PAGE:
Pacific Storytelling: confidence, courage and connection

Storytelling isn’t just about speaking. It’s also about showing. We don’t always tell our stories through our words. We show them through our actions, our work, and most importantly, in the way we treat people.

For centuries, Pacific people across Oceania have been telling their stories. Not just vocally, but also through dance, pottery, weaving, motifs, markings, paintings, costumes, masks, war clubs, pendants, traditional ceremonies, food preparation – the list is endless.

Today, our culture is more diverse than ever – a beautiful mixture of ancient and modern beliefs and practices, making up today’s Pacific culture. What we haven’t changed is the ability to show our stories. We show them through music, film, tech, dance, fashion, art, education, sports, humanitarian aid, environmental conservation – again, I could go on forever.

You too, are a Pacific storyteller. Without realising, you are telling people in your world who you are through your actions, your work and through the way you treat people. If you’d like to be more intentional about your storytelling, and hone in on your own unique style, here are 3 important lessons I’ve learnt that you can benefit from.

Just… be yourself
Who are you? Where do you come from? What do you love to do? What are you good at? What lessons have you learnt? What do you value? Why are they important to you?

Your answers make up your story, and how you communicate that story is completely up to you. Many people ask how they can be authentic in the way they tell their story. My answer is always – just be you! Produce work and art that has your personality, wisdom, foolishness, creativity and logic written all over it. Self-expression will allow you to stand out as unique, as an individual. By telling your story, you will make your mark. It’s exactly how Pacific storytellers have made their own mark in history.

Understand your why
It’s one thing to know who you are, and another to know why you’re sharing it with an audience. As a storyteller, you owe it to yourself, and to your audience to ask yourself – why is this important to me?

Your answer will help you determine when, where and with whom you share your stories with – both on an intimate and broad or distant level. It will help you remain focused, especially when there are challenges, barriers, changes and new opportunities.

Remembering my why keeps me accountable and motivated when working towards a better future for Talanoa. It also helps me decide what I say yes and no to. My why, is because I love people. I value their stories, and I find joy in sharing them. I‘m obsessed with writing, and I love the freedom of telling my own story too. This is why I do what I do. The why is not an external motivator. It’s an internal purpose, belief and value that will keep you focused, while driving you forward.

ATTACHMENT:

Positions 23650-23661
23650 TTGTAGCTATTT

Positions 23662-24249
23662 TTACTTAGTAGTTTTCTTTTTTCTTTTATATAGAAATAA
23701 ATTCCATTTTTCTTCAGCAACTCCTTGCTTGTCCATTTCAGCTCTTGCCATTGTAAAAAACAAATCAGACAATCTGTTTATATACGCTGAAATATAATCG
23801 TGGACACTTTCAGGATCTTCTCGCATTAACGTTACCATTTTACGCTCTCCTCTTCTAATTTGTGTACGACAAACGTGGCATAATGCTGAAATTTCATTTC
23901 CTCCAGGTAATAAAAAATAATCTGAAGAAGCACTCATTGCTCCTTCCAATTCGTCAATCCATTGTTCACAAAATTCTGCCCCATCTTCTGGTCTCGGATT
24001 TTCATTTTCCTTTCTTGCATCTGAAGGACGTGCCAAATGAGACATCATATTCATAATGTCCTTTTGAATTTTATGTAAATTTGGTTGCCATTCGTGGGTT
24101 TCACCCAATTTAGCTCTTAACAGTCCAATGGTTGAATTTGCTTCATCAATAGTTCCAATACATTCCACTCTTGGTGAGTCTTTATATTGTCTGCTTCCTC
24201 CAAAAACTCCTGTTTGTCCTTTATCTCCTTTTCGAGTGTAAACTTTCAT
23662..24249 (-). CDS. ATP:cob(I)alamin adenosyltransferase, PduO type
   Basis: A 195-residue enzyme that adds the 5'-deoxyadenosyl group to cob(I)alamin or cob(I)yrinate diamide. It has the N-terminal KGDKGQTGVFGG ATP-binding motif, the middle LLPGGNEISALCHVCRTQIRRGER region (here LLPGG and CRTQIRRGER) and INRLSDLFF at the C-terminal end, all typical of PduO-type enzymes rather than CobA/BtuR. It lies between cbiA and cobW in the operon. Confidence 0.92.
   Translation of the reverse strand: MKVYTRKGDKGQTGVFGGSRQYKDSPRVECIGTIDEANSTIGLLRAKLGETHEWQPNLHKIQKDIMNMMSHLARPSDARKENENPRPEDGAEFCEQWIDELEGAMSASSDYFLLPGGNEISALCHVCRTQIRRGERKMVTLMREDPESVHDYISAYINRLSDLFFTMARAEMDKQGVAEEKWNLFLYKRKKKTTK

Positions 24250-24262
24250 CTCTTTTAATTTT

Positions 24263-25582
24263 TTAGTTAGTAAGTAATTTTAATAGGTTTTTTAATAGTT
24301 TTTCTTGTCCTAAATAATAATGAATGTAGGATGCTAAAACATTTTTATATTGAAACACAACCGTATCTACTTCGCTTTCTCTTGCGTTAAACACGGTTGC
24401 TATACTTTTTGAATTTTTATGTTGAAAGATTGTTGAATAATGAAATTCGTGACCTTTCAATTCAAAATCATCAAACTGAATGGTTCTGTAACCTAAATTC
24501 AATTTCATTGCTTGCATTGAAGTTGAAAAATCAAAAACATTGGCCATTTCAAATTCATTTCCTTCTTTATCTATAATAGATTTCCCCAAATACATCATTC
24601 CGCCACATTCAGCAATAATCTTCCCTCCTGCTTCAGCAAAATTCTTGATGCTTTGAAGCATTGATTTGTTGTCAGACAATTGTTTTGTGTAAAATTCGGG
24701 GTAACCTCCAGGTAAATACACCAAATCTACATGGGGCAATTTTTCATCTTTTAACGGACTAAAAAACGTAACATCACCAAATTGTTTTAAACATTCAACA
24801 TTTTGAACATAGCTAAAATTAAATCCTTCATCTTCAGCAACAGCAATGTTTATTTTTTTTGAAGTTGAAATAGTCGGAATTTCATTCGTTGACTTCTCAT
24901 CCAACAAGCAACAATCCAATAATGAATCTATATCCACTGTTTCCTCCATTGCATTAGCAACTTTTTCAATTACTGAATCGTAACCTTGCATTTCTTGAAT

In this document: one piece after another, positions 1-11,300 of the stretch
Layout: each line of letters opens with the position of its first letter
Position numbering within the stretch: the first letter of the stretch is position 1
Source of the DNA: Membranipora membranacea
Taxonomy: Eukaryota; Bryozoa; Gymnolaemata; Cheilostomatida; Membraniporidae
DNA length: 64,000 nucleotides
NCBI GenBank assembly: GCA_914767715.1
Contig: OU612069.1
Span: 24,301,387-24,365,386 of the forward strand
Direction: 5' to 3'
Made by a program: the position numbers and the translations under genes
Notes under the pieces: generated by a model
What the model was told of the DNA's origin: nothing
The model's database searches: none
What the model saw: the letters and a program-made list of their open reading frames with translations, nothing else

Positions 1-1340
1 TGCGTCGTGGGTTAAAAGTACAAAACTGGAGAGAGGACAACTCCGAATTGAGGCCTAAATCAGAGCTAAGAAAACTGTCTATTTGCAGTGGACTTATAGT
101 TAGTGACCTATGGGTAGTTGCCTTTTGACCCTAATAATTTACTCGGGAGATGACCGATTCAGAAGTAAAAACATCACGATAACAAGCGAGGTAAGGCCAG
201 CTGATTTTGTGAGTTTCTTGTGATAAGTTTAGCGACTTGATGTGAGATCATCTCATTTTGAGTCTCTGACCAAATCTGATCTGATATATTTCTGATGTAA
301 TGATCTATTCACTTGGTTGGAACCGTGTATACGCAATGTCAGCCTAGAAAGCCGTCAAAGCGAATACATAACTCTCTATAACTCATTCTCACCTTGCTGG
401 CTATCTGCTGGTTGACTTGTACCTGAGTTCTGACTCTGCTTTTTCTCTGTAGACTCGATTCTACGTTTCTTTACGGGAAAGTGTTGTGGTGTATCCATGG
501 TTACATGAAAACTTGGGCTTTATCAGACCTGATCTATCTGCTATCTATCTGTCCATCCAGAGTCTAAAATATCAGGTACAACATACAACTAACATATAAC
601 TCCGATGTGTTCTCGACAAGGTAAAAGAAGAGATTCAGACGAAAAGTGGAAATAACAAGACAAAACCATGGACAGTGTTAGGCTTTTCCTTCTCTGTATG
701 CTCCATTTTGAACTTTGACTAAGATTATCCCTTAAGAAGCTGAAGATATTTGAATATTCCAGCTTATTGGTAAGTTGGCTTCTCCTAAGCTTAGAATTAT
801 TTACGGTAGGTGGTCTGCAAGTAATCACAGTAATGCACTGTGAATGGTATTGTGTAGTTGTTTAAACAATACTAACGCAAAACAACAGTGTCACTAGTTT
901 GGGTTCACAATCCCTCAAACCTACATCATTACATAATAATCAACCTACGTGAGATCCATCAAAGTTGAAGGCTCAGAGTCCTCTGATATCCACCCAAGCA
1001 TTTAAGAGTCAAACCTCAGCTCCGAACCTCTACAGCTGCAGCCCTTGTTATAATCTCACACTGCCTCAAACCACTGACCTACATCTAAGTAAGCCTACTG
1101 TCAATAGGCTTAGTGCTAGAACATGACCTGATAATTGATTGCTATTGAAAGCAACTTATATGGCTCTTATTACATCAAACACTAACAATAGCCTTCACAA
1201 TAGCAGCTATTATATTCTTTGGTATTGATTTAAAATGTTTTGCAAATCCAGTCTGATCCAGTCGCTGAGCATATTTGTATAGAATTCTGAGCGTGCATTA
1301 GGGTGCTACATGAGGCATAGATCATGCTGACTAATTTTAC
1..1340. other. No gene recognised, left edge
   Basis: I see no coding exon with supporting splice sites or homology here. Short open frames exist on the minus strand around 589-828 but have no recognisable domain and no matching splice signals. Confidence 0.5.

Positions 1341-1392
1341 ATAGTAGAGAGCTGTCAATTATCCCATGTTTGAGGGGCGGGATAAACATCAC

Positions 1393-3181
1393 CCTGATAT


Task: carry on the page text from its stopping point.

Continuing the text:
Confidence, courage and connection
Here’s the catch. It’s not always as straight-forward or as easy as it seems to be yourself, remember your why, and tell your story in a world where millions of people would rather blend or follow the crowd. People dream of originality and try to duplicate it, without realising that the answer is not by copying someone else, but by expressing who you are. Fear and self-doubt get in the way, stopping many people in their tracks, and sadly their stories are never shared.

Thankfully, we can learn from Pacific people who have gone before us. They show us it takes confidence to be yourself, and courage to share who you are by telling your story. Their example doesn’t teach us to ‘fake it til you make it’. Start off by being true to who you are. Never compromise that, because it’s what makes your story unique, original, and powerful. Walk confidently and courageously, even when you succeed and are praised, or fail and are criticised.

So what’s there to gain after going through all of that, just to tell your story? Connection. People crave connection. We crave connection. And not just any connection. We want to find meaning in who we are, our work, our experiences, and in our relationships. We want to know we aren’t alone, that someone cares, and that we matter – that we are loved. Storytelling is how we do that. It is the bridge between communicating a message, and connecting with a person. Pacific people have always known that. Its why we’ve been telling our stories for thousands of years, and will continue to for many more to come. We are Pacific people. We know how to tell our stories. The question I pose is this: when you are asked to share your story, will you step up to the challenge? I hope you are courageous enough to rise to the occasion, talanoa, and say yes.

Photography by Rae Photography.

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Lisa Jameson